Audi Q6 e-tron undergoes winter testing
Production-ready Audi Q6 e-tron is being put through the extreme weather testing at Audi’s KALT1 testing grounds in the Swedish part of Lapland. The vehicle is built on the new PPE platform that will support the electric Porsche Macan as well.
Audi Q6 e-tron will be slightly smaller than the current Q8 e-tron and will be available both in the SUV and Sportback versions. It was supposed to launch last year, but the company pushed the debut back in order to address the software issues plaguing the entire VW Group.
This is the first time we see the official photos of the production-ready Q6 and there are visible differences between this version and one leaked by the Chinese MIIT. The car in the photos is the SUV version, sporting split-headlight design with the DRL LEDs sitting high above the driving lights - it’s a trend started by BMW i7 and slowly taking over the automotive world.
With the Q6 e-tron slightly smaller than the Q8, it will be competing with the likes of Tesla Model Y and BMW iX3. The B segment of crossover/SUV electric vehicles is getting busy, Nissan Ariya can be considered a competitor, as soon as Nissan works out the production issues.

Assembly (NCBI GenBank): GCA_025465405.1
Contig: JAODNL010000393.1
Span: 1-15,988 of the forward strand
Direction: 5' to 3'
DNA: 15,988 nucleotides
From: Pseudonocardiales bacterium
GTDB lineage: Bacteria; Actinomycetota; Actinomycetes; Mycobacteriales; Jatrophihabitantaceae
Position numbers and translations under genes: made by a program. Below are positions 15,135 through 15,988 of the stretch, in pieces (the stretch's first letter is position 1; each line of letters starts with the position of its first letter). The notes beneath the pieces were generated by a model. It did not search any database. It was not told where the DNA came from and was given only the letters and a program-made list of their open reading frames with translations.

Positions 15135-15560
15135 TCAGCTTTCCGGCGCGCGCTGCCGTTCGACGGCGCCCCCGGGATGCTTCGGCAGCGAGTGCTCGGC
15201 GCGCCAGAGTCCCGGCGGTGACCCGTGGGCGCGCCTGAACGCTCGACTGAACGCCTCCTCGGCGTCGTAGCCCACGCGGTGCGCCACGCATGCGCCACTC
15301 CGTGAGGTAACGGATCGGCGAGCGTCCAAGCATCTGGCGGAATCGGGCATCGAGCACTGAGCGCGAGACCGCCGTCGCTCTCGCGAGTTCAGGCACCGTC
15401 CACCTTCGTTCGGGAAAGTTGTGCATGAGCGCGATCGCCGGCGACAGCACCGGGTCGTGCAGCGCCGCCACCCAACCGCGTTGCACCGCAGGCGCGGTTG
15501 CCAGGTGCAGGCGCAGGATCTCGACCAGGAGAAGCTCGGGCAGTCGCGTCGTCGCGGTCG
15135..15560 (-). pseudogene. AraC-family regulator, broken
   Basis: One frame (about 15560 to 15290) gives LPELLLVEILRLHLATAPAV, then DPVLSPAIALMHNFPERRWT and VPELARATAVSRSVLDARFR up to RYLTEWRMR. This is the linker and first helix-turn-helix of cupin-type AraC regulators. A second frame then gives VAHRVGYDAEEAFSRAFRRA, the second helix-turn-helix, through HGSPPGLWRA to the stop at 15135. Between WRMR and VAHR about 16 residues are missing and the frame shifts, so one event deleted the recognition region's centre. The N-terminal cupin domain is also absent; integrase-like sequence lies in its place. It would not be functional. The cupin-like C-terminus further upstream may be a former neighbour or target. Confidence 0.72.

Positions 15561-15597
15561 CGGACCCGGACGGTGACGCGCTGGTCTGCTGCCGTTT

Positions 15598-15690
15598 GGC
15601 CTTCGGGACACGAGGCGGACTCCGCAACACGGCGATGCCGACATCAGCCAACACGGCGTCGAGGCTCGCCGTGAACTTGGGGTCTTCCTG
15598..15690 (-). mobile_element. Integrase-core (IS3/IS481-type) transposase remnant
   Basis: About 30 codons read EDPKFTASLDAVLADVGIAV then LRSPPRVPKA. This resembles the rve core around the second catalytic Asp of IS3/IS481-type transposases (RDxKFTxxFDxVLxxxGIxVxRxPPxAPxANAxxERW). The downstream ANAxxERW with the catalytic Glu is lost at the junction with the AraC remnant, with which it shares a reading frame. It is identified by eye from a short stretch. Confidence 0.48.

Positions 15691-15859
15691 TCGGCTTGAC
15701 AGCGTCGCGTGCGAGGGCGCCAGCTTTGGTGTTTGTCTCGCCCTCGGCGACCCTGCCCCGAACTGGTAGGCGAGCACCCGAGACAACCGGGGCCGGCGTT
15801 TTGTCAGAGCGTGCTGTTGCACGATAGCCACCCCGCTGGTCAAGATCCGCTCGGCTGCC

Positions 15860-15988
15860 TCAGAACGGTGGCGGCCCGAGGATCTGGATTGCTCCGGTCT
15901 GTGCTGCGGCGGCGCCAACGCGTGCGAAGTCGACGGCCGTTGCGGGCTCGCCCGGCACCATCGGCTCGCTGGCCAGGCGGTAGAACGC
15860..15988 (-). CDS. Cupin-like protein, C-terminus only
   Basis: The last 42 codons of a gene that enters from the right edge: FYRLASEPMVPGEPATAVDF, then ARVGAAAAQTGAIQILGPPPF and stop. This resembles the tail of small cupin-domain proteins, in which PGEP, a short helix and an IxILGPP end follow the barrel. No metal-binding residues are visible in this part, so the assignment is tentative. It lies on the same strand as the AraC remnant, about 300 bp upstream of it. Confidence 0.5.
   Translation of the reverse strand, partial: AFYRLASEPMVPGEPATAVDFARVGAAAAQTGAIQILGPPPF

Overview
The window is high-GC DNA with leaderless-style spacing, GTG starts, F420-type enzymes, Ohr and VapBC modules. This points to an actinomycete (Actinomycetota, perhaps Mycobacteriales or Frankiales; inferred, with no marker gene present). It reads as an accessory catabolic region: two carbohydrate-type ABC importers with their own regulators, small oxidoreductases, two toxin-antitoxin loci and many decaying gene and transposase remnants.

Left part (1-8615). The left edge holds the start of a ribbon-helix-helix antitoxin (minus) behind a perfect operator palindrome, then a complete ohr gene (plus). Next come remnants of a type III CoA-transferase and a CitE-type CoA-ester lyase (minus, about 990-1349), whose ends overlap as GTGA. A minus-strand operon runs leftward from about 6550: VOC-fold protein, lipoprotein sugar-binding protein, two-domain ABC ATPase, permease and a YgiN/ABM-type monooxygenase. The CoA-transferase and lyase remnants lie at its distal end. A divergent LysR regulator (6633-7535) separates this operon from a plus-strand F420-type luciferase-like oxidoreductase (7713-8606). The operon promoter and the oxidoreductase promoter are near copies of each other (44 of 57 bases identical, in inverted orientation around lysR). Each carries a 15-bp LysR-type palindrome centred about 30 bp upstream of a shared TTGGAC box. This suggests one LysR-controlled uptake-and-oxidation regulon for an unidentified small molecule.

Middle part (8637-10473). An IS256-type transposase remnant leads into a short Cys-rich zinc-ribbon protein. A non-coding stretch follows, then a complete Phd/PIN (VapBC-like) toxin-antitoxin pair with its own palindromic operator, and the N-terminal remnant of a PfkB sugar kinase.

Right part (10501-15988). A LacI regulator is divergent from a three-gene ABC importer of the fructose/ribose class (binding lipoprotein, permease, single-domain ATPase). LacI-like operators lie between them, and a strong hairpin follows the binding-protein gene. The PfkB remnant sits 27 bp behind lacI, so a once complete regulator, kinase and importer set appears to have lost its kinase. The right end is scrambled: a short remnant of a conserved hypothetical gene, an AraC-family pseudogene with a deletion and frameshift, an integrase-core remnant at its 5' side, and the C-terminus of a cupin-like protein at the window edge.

The new PPE platform should bring substantial improvements to electric Audis. The new 800V architecture supports up to 350kW DC charging, the company claims charging time of 25 minutes from five to 80% SoC. That translates to 300km of range in under 10 minutes.
The same platform will be used in the Audi A6 e-tron and that vehicle will be capable of 700km (430miles) of driving on a single charge. This of course depends on the size of the battery, but the Q6 e-tron with a decent battery pack could nudge the 600km boundary just like its bigger sibling, the Q8 e-tron 55 quattro.
So when can we expect to see the Q6 e-tron? The announcement is set for a few months from now - the company plans for the Q6 to be the first of at least 10 new EV models to be released by 2025 - a properly ambitious target. On the other hand, if Audi didn't have ambitious plans, it would face a serious risk of becoming insignificant - the relentless pace of electric car progress is ruthless.
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